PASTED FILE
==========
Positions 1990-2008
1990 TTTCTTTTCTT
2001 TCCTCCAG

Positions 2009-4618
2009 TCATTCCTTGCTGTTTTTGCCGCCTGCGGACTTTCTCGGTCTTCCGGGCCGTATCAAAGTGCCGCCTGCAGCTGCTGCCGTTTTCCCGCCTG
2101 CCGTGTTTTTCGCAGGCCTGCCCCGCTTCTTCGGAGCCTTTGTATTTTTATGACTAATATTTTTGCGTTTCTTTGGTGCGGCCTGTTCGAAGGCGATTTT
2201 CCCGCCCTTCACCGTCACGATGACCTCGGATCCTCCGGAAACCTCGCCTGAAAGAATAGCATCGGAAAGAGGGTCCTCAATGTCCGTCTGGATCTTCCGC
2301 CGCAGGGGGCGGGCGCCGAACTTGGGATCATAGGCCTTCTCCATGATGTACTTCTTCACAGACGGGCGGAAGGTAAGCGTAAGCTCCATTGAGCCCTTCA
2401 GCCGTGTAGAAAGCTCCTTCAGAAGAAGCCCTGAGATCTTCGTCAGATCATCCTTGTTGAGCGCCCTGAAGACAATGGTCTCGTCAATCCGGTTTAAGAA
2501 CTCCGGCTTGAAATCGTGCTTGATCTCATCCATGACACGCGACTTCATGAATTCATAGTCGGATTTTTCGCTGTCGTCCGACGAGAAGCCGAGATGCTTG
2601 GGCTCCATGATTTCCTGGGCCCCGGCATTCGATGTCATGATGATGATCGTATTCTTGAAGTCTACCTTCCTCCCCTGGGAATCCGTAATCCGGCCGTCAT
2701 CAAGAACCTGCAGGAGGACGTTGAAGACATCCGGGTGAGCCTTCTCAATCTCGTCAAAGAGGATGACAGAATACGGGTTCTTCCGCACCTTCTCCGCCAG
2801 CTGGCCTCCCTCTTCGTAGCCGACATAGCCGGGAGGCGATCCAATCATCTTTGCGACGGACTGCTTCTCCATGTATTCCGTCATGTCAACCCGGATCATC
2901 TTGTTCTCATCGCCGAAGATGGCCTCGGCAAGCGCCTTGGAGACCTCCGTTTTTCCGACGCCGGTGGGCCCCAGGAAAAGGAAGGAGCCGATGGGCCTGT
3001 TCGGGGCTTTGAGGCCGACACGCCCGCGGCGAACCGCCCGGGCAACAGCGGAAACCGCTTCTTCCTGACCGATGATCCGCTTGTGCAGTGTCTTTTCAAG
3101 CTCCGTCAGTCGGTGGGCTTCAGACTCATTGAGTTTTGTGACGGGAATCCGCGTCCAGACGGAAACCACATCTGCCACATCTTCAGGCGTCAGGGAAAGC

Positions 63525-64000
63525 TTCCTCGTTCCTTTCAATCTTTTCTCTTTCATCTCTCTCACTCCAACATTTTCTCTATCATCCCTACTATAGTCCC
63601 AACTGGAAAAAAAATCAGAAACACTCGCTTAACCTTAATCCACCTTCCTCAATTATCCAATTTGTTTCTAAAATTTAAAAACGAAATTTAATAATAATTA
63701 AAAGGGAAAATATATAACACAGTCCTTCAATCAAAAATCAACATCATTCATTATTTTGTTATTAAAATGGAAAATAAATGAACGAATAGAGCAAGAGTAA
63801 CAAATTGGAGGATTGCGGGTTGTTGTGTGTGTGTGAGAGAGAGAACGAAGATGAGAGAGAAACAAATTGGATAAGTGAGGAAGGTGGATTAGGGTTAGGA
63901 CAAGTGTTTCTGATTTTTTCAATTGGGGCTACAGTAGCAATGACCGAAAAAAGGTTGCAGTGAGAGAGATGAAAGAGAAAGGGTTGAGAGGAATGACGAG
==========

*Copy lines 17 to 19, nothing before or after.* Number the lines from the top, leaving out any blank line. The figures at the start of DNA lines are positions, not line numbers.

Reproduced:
Positions 63525-64000
63525 TTCCTCGTTCCTTTCAATCTTTTCTCTTTCATCTCTCTCACTCCAACATTTTCTCTATCATCCCTACTATAGTCCC
63601 AACTGGAAAAAAAATCAGAAACACTCGCTTAACCTTAATCCACCTTCCTCAATTATCCAATTTGTTTCTAAAATTTAAAAACGAAATTTAATAATAATTA